The CR does not – and cannot – change the requirement for big new and expanded sources to get a permit for each regulated pollutant before constructing. But by blocking EPA from “taking action relating to . . . permits because of the emissions of greenhouse gases due to concerns regarding possible climate change,” the CR would block EPA from issuing these big sources the permits they need to legally construct. EPA also would be barred from giving states grant funds to do the permitting, and from giving states any technical assistance and information.
- Blocking the Economic Recovery by Requiring Small Sources to Get Permits
As mentioned, EPA and the states have worked hard to make sure that the permit requirements apply only to the biggest new and expanded sources. EPA has issued a “tailoring” rule to exempt millions of smaller sources. The CR calls the tailoring rule’s protections for smaller sources into question, by barring EPA from “enforcing. . . any regulation . . . because of the emissions of greenhouse gases due to concerns regarding possible climate change.” That would bar EPA from enforcing the regulatory exemptions for smaller sources, bringing millions of sources into jeopardy for building without a permit, and hampering economic recovery by small businesses that EPA and the states have worked to protect.
- Blocking Regulations to Help the Biofuels and Bioenergy Industries
EPA needs to issue and enforce new regulations to implement the renewable fuels standard, upon which many farmers and agricultural businesses are depending as they work their way out of the great recession. But the CR would bar EPA from doing its job, for it could not enforce or promulgate “any regulation . . . because of the emissions of greenhouse gases due to concerns regarding possible climate change.”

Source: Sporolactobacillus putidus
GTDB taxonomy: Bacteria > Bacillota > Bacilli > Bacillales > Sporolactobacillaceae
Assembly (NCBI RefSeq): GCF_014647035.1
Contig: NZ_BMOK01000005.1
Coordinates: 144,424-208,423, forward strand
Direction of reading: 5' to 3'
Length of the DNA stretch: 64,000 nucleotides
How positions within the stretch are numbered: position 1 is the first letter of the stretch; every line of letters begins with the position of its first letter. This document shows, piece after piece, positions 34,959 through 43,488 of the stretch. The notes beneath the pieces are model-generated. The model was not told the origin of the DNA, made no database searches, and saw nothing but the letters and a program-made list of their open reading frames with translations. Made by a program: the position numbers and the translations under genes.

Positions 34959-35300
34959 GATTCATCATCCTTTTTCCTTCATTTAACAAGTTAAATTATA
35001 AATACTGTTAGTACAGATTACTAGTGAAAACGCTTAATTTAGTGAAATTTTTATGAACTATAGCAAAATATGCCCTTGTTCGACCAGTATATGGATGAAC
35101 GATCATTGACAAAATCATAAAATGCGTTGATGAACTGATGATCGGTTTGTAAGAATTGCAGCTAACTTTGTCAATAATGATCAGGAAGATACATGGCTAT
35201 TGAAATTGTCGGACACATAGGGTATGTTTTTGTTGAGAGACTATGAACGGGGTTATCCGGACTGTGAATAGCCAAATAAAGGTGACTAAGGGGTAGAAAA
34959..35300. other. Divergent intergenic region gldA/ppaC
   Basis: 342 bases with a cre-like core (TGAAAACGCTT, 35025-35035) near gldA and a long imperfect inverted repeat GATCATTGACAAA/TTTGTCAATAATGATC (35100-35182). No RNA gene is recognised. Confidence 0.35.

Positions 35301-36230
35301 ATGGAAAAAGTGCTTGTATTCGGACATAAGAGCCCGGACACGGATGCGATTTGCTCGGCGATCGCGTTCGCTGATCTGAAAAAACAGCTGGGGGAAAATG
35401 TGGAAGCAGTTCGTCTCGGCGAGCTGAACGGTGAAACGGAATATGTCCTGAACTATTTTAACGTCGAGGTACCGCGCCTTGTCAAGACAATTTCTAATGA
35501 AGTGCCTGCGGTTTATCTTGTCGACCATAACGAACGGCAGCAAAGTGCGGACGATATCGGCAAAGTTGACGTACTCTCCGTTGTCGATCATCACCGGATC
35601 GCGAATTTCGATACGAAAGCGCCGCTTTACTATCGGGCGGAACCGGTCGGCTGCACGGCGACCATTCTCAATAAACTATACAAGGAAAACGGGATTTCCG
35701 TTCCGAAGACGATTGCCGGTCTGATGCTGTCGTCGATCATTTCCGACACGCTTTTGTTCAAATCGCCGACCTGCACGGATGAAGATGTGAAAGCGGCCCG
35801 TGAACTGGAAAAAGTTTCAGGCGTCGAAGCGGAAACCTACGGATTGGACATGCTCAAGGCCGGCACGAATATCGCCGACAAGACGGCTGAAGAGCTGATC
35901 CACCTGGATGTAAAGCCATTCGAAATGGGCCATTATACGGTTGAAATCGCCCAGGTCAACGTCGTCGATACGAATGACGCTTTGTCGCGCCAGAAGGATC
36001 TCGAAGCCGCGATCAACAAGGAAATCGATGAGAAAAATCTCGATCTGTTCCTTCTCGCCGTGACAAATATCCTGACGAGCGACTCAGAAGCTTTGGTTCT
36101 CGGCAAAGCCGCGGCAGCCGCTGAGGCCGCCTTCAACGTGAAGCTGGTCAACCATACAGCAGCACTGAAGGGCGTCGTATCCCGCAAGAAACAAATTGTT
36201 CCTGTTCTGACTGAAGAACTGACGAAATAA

EPA has promised a three-year deferral from the permitting requirements for the emissions from big power plants and factories that result from burning biomass. The deferral is intended to give EPA time to develop scientific methodologies to properly account for the uptake of atmospheric carbon when the fuels are grown. But the deferral can be implemented only through a rulemaking, and the CR would block EPA from promulgating “any regulation” of “greenhouse gases due to concerns regarding possible climate change.”
- Blocking the Auto Industry’s Recovery by Tampering With the Clean Car Peace Treaty
The CR language purports to meet auto industry concerns by exempting motor vehicle regulations (issued under Section 202) from its otherwise complete carbon fatwa. The apparent goal is to avoid upsetting the clean car and truck agreements reached over the last two years, which provide a way to align three agencies – the EPA, the Department of Transportation, and the California Air Resources Board – around a package of strong, but uniform and flexible standards for carbon pollution and fuel economy. The auto industry says it supports the clean car agreements and, indeed, is building its recovery around the stability they provide. But the CR would tear up a key feature of the peace agreement by kicking California away from the table. It does this by blocking EPA from issuing California any waivers for its own standards under Section 209. The auto makers say they don’t want to go back to the state of war that existed through much of the last decade. Do the CR’s backers want to force them to?
These are the kinds of collateral damage that the CR’s blind rage at EPA will do to the industries the House majority says it’s trying to help.